Each year, does it seem like your eyes are getting itchier, your nose is getting runnier and your sinuses are getting stuffier? If so, you’re not alone. In fact, recent research has found that pollen season is growing longer and more severe. In this post, we review information from the study, what these findings mean for you and how to find relief.
About the Study
From 1990 to 2018, researchers across the country gathered data from 60 North American stations, amounting to 821 site-years of data. In addition, the researchers used earth system model simulations in order to quantify the human impact on the climate.
They found that over the past three decades, pollen seasons have increased an average of 20 days, and pollen concentrations, or the amount of pollen in the air, has increased by 21%. They attribute these changes to human-caused climate change.
The study, entitled “Anthropogenic climate change is worsening North American pollen seasons,” was published in the journal Proceedings of the National Academy of Sciences of the United States of America (PNAS) in February 2021.
What This Means for You
According to the authors, people with allergies and asthma who are triggered by pollen have been and will continue to be highly impacted by these changes to pollen season driven by climate change.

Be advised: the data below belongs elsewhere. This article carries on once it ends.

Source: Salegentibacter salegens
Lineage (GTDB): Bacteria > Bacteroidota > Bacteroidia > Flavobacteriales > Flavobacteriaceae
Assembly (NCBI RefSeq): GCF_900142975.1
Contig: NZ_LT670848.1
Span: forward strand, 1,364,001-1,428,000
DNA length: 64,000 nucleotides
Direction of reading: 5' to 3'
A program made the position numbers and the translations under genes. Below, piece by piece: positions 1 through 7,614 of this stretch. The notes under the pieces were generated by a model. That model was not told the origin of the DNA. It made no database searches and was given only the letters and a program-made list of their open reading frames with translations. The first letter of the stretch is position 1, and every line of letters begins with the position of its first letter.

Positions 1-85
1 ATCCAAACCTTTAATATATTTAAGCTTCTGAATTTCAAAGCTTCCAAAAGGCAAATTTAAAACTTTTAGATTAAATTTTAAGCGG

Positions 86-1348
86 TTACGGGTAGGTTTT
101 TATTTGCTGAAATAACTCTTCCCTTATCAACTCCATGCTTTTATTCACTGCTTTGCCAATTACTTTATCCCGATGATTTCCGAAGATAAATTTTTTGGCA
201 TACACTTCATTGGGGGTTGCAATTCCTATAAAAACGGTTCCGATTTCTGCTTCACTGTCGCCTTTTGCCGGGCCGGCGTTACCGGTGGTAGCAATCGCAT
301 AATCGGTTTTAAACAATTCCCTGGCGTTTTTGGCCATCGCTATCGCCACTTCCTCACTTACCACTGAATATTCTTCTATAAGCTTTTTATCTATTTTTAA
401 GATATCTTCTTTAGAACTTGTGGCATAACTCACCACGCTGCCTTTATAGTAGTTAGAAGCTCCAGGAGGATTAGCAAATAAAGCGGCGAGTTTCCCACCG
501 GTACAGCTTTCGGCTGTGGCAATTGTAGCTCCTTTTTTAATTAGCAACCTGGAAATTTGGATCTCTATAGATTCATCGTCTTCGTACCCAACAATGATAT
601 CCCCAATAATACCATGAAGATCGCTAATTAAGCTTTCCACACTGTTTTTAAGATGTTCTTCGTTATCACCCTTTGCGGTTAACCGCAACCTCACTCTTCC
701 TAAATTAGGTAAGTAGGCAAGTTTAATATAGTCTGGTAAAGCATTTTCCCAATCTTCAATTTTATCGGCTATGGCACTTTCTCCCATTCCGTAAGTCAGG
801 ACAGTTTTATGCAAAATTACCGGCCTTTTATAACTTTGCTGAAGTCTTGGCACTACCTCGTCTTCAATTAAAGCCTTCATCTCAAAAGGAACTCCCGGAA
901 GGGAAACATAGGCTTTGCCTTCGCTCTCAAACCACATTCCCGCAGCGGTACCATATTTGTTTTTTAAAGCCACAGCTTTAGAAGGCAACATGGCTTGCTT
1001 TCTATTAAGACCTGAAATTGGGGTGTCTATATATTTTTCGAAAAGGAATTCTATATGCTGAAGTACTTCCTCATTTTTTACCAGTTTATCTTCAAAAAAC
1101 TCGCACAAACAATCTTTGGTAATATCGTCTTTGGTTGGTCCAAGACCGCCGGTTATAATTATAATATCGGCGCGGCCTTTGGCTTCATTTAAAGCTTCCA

The authors also note that there has been a significant increase in allergen sensitization across all age groups in the U.S. More pollen sensitization during childhood means there will later be an increased number of adolescents and adults with allergic asthma.
This data is supported by the Centers for Disease Control and Prevention (CDC), who reports that 19.2 million adults and 5.2 million children have been diagnosed with hay fever over the past 12 months in the U.S.
Finding Relief from Pollen Allergies
If you suffer from pollen allergies, it’s becoming more and more important to come up with an allergy treatment plan. An allergist can help determine what will work best for you, which may mean a combination of: practicing avoidance of pollen by staying indoors when pollen counts are high and showering right away after visiting A West Jordan Park; taking medications like antihistamines, decongestants and steroid nasal sprays; and undergoing immunotherapy, either subcutaneous (allergy shots) or sublingual (allergy drops). For more information or to schedule an appointment, call South Valley Ear Nose & Throat today.